Patricia King, JD is Carmack Waterhouse Professor of Law, Medicine, Ethics, and Public Policy, Georgetown University and an Adjunct Professor in the Department of Health Policy and Management of the Bloomberg School of Public Health at Johns Hopkins University. A former Deputy Director of the Office of Civil Rights and Special Assistant to the Chairman of the EEOC, Dr. King came to bioethics from the civil rights movement. She has since made important contributions across the fields of law, medicine, ethics, and public policy. Dr. King is the coauthor of Cases and Materials on Law, Science and Medicine and is a member of the American Law Institute, a member of the Institute of Medicine, and a fellow of the Hastings Center. Her public service has included involvement in the HEW-Advisory Recombinant DNA Advisory Committee, the President’s Commission for the Study of Ethical Problems in Medicine and Biomedical and Behavioral Research, the National Commission for the Protection of Human Subjects of Biomedical and Behavioral Research, and the Ethics, Legal and Social Issues Working Group of the Human Genome Project. She is the current vice chair of the Henry J. Kaiser Family Foundation and a former vice chair of the Russell Sage Foundation.

Ruth Macklin, PhD is Professor and Division Head of Bioethics in the Department of Epidemiology and Population Medicine at the Albert Einstein College of Medicine in New York. Her work in research ethics has been foundational, and her more recent work in international ethics is breaking important new ground. In addition, Dr. Macklin has written about ethics in reproductive health, ethical aspects of research and treatment of HIV/AIDS, and human rights. She has served on many national bioethics panels on issues ranging from recombinant DNA research to HIV/AIDS. Dr. Macklin is an adviser to the World Health Organization and the Joint United Nations Programme on HIV/AIDS (UNAIDS), an elected member of the Institute of Medicine, and past president of the International Association of Bioethics. Among her many books are Double Standards in Medical Research in Developing Countries (2004), Against Relativism: Cultural Diversity and the Search for Ethical Universals in Medicine (1999), and Surrogates and Other Mothers: The Debates over Assisted Reproduction (1994).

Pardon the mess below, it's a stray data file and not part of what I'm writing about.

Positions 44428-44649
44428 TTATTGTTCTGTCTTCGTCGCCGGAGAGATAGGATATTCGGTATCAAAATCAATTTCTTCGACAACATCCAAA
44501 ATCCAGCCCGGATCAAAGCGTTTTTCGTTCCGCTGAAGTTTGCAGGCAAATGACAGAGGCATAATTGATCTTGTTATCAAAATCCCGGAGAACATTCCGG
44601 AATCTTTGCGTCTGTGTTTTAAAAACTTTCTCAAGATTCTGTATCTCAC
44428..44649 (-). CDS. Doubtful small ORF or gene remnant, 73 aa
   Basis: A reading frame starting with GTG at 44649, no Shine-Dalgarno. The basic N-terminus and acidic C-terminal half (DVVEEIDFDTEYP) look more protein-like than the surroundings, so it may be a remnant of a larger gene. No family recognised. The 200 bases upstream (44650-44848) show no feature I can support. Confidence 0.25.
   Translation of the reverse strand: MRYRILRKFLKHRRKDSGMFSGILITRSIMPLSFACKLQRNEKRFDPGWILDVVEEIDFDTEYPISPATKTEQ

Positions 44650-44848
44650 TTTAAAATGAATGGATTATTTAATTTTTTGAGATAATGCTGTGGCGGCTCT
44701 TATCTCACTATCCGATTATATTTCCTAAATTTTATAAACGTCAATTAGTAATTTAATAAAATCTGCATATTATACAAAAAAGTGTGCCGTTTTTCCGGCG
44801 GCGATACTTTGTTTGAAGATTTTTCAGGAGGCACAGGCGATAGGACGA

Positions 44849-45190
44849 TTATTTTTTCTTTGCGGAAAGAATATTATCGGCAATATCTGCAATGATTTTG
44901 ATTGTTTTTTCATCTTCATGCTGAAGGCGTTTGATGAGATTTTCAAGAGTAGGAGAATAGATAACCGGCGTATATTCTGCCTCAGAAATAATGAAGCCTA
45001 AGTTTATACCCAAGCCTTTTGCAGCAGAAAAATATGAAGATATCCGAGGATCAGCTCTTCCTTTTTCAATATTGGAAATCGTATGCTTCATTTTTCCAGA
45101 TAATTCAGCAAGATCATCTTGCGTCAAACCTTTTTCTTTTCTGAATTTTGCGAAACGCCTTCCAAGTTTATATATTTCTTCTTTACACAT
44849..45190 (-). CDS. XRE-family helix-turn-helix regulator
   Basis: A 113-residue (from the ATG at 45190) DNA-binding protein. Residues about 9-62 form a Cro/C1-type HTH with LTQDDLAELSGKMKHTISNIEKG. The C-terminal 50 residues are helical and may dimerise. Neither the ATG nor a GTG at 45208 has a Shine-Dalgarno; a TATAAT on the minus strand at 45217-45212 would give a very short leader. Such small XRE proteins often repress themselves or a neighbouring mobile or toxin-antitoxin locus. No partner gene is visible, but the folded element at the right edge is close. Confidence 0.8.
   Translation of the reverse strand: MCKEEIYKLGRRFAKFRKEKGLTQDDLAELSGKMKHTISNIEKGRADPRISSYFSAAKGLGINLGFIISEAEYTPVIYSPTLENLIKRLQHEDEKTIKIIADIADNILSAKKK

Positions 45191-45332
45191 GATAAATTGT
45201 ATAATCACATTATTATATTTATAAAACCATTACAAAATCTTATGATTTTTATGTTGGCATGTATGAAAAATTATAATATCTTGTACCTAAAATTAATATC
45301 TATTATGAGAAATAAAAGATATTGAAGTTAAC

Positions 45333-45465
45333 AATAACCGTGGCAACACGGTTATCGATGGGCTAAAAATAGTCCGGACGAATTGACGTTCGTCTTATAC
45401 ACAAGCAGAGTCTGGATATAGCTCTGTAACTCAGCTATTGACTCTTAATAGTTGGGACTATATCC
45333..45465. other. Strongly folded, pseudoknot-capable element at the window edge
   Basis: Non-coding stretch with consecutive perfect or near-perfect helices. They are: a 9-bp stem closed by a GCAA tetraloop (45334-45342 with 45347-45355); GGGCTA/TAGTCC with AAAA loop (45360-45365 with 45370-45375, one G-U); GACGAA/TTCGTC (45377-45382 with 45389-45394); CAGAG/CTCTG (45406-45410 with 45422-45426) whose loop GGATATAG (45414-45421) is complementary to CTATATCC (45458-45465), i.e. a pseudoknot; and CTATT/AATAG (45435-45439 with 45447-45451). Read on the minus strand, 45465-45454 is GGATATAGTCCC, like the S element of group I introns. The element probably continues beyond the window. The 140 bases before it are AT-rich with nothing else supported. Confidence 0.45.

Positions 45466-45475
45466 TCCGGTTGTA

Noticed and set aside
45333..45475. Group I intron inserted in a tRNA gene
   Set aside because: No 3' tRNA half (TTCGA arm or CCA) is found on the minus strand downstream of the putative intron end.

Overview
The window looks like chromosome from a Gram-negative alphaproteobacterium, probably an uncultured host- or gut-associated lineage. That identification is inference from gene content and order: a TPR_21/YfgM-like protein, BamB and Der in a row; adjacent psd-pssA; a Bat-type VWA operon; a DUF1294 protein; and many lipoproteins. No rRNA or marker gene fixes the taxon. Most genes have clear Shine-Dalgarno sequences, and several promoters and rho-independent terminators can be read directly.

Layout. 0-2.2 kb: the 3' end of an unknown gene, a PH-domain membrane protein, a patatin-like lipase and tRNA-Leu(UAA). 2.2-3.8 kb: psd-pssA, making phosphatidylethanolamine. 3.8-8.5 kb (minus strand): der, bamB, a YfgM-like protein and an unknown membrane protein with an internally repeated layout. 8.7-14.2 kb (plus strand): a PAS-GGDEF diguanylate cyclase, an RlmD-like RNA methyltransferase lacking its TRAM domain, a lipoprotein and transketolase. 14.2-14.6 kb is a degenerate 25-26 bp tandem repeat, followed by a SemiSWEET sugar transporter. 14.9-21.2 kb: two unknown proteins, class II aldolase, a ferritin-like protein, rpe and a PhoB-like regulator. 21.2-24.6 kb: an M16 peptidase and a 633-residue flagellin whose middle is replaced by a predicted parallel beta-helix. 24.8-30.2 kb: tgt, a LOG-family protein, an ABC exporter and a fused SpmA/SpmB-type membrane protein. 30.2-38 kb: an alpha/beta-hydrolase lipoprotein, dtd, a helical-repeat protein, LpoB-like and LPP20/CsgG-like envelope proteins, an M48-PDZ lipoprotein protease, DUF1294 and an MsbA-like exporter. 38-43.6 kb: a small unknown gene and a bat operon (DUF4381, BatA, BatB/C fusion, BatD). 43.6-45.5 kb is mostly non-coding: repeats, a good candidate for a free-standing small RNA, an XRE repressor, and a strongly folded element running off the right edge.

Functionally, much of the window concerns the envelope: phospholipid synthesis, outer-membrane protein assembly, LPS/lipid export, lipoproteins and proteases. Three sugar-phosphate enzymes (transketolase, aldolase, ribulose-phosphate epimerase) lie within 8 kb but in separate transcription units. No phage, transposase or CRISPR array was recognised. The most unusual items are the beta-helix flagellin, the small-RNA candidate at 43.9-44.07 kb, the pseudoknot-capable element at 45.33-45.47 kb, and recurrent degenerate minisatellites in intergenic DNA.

Who better to honor on Mother’s Day than Barbara Katz Rothman, PhD? Dr. Rothman is Professor of Sociology at City University of New York. She is the author of In Labor: Women and Power in the Birthplace (1982), a study that helped launch a strong challenge against the medicalization of childbirth and women’s bodily experiences. A later book, The Tentative Pregnancy (1986), focused on how amniocentesis changes the experience of motherhood. Dr. Rothman’s most recent work focuses on race, gender, and families. She says, “As a sociologist who has been in the world of reproductive issues for over 30 years, what I find so sad is that the reproductive communism I looked forward to in my youth—sharing eggs and sperm and pregnancies in communal families—has turned into a reproductive capitalism, with wealthier people buying the ‘services’ and the children of others all over the world.  Familial communism turned to global capitalism in my lifetime.”